Skip Navigation
  • AMCS

Join our Mailing List

Make a Donation

Choose Wisely

Sustainable Seafood Guide

Love your seafood but also love our oceans? We are proud to offer Australia's first online sustainability guide to seafood.

Visit the online guide

Outrageous bid to end whaling ban fails at International Whaling Commission

Sat 15 September 2018

The Japanese Government today failed in their push to end the global moratorium on whaling at the 67th meeting of the International Whaling Commission (IWC) in Brazil. Japan lost the vote on their “Way Forward” proposal that would have led to new commercial whaling quotas being established by 2020. 27 countries voted in favour of Japan's proposal and 41 against. The proposal needed a three-quarters majority to succeed, but didn’t even achieve a simple majority. Australia voted against the proposal.

“This is a win for the whales. Japan’s outrageous attempt to bring back commercial whaling has been condemned to history. This is Japan’s latest failure to resuscitate a dying industry,” said Tooni Mahto Campaigns Manager with the Australian Marine Conservation Society.

“The IWC’s rejection of Japan’s proposal sends a clear message to the Government of Japan that commercial whaling must be a thing of the past. Today the world has voted for the protection of the world’s majestic whales.

“Whaling has lost its social license on a global scale. Whaling is a cruel, outdated and unnecessary industry, and today's vote affirms the world's commitment to the protection of these gentle giants.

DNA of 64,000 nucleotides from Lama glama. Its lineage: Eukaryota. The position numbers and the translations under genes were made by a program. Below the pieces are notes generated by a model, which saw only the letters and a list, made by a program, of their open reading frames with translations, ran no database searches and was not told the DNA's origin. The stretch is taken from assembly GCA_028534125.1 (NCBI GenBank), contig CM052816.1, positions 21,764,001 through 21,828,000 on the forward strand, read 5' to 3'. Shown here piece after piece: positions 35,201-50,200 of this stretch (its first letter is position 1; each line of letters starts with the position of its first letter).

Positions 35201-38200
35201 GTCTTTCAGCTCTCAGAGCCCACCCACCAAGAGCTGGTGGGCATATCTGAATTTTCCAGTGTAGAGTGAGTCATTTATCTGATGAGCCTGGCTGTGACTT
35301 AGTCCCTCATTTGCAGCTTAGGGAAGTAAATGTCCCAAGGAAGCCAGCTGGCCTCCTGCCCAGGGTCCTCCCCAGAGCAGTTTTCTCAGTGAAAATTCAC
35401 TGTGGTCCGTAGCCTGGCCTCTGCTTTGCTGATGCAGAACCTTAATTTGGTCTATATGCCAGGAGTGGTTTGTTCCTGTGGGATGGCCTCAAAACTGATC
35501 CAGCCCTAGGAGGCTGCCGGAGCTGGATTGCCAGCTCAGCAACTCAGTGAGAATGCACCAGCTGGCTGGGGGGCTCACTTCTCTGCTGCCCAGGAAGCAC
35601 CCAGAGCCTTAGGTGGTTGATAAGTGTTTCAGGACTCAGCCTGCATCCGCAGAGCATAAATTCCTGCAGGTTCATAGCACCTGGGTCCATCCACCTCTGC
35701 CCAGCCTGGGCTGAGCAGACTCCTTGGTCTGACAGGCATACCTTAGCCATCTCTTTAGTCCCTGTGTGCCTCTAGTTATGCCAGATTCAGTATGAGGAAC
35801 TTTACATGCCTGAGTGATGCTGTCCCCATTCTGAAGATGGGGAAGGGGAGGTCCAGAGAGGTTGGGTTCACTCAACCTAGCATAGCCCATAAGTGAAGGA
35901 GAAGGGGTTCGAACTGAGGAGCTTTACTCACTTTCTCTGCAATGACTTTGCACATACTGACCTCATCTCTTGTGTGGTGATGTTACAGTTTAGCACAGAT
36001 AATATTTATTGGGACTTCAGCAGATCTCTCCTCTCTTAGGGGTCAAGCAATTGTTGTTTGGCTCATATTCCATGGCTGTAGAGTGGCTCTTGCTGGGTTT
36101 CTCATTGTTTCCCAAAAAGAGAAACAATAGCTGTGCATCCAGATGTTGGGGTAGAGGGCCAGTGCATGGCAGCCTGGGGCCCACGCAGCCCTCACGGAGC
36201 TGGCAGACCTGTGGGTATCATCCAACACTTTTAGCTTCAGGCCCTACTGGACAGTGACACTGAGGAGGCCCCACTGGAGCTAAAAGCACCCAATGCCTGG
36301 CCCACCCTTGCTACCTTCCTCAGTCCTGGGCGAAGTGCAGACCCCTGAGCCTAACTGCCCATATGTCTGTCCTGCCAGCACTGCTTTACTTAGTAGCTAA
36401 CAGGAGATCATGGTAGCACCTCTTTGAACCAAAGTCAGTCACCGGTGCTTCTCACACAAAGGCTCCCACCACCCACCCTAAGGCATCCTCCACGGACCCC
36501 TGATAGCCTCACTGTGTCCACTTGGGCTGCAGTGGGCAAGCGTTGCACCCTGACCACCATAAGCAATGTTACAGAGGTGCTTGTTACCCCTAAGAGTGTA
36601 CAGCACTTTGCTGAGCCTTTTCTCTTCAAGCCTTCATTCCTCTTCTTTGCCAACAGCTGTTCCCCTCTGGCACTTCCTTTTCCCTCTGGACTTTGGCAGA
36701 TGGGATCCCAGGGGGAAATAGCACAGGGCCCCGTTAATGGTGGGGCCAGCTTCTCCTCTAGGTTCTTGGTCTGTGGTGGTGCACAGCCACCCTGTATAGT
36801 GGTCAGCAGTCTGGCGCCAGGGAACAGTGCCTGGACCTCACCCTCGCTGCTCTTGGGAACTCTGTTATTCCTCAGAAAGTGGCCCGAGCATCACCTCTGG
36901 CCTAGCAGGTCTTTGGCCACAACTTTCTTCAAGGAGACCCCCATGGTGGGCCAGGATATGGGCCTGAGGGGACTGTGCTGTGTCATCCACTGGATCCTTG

“Whales face a greater number of threats today that at any stage in their past. Climate change, entanglement in fishing nets, plastic pollution, underwater noise and ship strikes threaten our ocean giants. Our whales need help, not harpoons.

“Australia stood tall for the whales at this IWC meeting. The Australian Government led the charge to save the ban on whaling, and also increased pressure on Japan to cease its controversial ‘scientific whaling’ programs,” concluded Mahto.

Under the Government of Japan’s “Way Forward” proposal to change the rules of the IWC, Japan was also pushing to change the IWC’s voting rules so that decisions like the setting of whaling quotas could be made by a simple majority, rather than the current three quarters majority. That proposal failed too.

Australia has been a global leader in whale conservation since the Fraser government banned whaling in 1979. Australia took and won the landmark International Court of Justice legal case against Japan in 2014.

AMCS is attending the meeting. The 89 nation IWC meets every two years. The full Commission meeting is taking place in Florianopolis, Brazil 10-14 September, ending today.

MEDIA CONTACT

For interviews with Tooni Mahto, AMCS Campaigns Manager, contact:
Shane Cucow, Senior Communications Officer
0423 544 979 / shanecucow@amcs.org.au

< Back